Were we building a next-generation health insurance company? It started to feel that way.
Our business really started to accelerate when we explained our company differently. I talked about us as a better type of insurance provider that focused on empowering people to take control of their health through personalized spending accounts, but provided the shelter and stability of insurance needs in a way employers can maximize.
That’s when the pieces came together and the company started to take off.
While this turning point was realized early in our company’s lifetime, many companies again face this battle long after they’ve launched their first product.
When Starbucks first launched in 1971, their focus was selling coffee beans and coffee makers with moderate success. It wasn’t until the organization shifted its focus to delivering an experience around coffee that it found the product-market fit that drove explosive growth and dominance around the world.
I hate the term pivot.
I like evolution, and the relentless pursuit of viability that starts every single day with a fanatical attention to what we can do to become indispensable to our members.
What’s interesting is that many long-standing companies are just starting to realize product-market fit is an ongoing process. I recently heard Cisco’s John Chambers share his message of “disrupt or be disrupted.” It is an ongoing process, not just a temporal challenge that tech companies talk about – not all of the companies on the first Fortune 500 list are still around. The rest were disrupted.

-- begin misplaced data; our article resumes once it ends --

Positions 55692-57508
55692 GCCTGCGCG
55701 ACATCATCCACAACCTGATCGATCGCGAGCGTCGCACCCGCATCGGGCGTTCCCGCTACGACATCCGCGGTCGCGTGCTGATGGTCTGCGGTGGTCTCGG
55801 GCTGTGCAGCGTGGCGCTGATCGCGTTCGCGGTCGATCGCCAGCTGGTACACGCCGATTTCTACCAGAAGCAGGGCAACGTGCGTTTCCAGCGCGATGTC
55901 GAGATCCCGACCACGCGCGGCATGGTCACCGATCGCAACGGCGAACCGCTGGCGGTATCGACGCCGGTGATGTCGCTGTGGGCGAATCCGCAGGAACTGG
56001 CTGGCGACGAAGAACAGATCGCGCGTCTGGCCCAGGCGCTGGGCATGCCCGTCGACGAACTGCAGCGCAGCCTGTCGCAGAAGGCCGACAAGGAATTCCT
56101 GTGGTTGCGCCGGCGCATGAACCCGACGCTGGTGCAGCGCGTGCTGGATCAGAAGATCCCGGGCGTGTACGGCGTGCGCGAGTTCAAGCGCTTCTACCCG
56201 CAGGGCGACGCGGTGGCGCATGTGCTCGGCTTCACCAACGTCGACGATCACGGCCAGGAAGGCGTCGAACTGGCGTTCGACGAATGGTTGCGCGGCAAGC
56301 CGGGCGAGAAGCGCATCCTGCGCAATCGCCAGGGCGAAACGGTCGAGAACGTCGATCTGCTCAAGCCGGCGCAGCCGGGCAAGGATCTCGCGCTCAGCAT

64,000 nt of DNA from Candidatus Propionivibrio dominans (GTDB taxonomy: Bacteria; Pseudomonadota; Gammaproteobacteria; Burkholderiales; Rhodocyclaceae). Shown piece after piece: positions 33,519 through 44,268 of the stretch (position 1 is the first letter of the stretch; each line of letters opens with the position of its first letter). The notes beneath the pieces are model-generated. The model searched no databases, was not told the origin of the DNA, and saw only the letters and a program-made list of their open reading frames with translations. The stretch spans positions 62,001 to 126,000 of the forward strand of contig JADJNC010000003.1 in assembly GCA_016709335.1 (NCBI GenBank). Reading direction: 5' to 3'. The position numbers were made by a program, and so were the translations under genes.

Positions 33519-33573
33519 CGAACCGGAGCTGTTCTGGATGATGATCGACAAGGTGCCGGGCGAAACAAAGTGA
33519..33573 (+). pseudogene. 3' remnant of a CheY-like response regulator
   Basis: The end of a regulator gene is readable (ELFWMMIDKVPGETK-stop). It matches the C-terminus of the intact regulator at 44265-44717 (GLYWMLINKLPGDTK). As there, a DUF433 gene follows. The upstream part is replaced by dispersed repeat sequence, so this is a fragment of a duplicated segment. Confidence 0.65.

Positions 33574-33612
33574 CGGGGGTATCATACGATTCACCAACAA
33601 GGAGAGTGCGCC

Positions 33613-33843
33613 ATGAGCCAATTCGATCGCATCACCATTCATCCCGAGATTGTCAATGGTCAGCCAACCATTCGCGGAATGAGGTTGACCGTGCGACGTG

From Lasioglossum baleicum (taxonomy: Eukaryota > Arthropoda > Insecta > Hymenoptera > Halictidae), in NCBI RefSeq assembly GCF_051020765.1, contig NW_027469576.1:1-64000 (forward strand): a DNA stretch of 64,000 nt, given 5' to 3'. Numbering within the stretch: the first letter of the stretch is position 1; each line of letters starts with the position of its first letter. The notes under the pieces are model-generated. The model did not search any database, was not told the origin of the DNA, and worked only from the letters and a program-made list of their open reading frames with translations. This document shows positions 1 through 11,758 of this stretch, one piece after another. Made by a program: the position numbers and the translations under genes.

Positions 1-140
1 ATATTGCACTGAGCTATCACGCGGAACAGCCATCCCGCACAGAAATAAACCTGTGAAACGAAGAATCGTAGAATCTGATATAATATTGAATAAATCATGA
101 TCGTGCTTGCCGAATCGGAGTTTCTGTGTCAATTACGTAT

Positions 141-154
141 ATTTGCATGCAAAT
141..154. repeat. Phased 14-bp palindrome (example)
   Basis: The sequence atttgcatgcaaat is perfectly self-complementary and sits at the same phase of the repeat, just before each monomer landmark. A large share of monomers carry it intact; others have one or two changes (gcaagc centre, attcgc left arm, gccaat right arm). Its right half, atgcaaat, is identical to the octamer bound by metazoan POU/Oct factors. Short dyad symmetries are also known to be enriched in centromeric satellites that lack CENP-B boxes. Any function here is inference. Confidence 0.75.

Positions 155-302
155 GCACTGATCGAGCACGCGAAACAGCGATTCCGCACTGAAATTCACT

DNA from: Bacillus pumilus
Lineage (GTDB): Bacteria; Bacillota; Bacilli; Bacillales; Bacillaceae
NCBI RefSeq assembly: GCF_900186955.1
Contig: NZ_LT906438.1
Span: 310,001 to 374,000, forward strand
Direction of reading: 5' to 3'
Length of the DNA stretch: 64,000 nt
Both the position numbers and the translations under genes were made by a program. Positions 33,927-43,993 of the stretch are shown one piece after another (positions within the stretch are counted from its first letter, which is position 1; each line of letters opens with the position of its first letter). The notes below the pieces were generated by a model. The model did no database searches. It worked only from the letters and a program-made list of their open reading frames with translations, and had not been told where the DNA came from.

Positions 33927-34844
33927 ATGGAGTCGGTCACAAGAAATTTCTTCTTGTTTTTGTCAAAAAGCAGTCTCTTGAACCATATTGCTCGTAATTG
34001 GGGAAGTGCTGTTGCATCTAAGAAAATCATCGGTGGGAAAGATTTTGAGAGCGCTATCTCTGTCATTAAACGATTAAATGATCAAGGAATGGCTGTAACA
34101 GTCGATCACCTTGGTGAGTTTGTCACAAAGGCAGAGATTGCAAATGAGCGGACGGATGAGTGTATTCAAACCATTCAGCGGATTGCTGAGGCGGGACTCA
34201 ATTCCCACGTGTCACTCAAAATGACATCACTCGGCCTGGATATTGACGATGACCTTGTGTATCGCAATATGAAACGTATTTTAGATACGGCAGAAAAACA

Ultimately, if you’re not moving forward at the same speed as your customer, you’re at risk. You need to have a vision, and attempt to skate to where the puck is going. Be prepared to abandon business models and plans. Go all-in. Listen to your customers. Test how you talk about your product to make it blatantly obvious. Continually improve your value proposition. Be relentless in your pursuit of viability. Business is a competitive sport.
If you don’t get to the podium, someone else will.
Michael Serbinis is founder and CEO of League, a digital alternative to health insurance for businesses. He’ll be a keynote speaker at The 2017 Globe and Mail Small Business Summit, a one-day conference of insightful sessions, proven business growth strategies and innovative ideas from the country’s brightest business leaders.
About The Globe and Mail Small Business Summit:
A day of insightful sessions, proven business growth strategies, and innovative ideas from the country’s brightest business leaders. The day features two streams of content, as well as a cocktail mixer, where you will have the opportunity to network with top entrepreneurs, Globe and Mail journalists and business peers. Attendees will walk away with the resources, education, and relationships you need to take your business to the next level. Buy tickets here.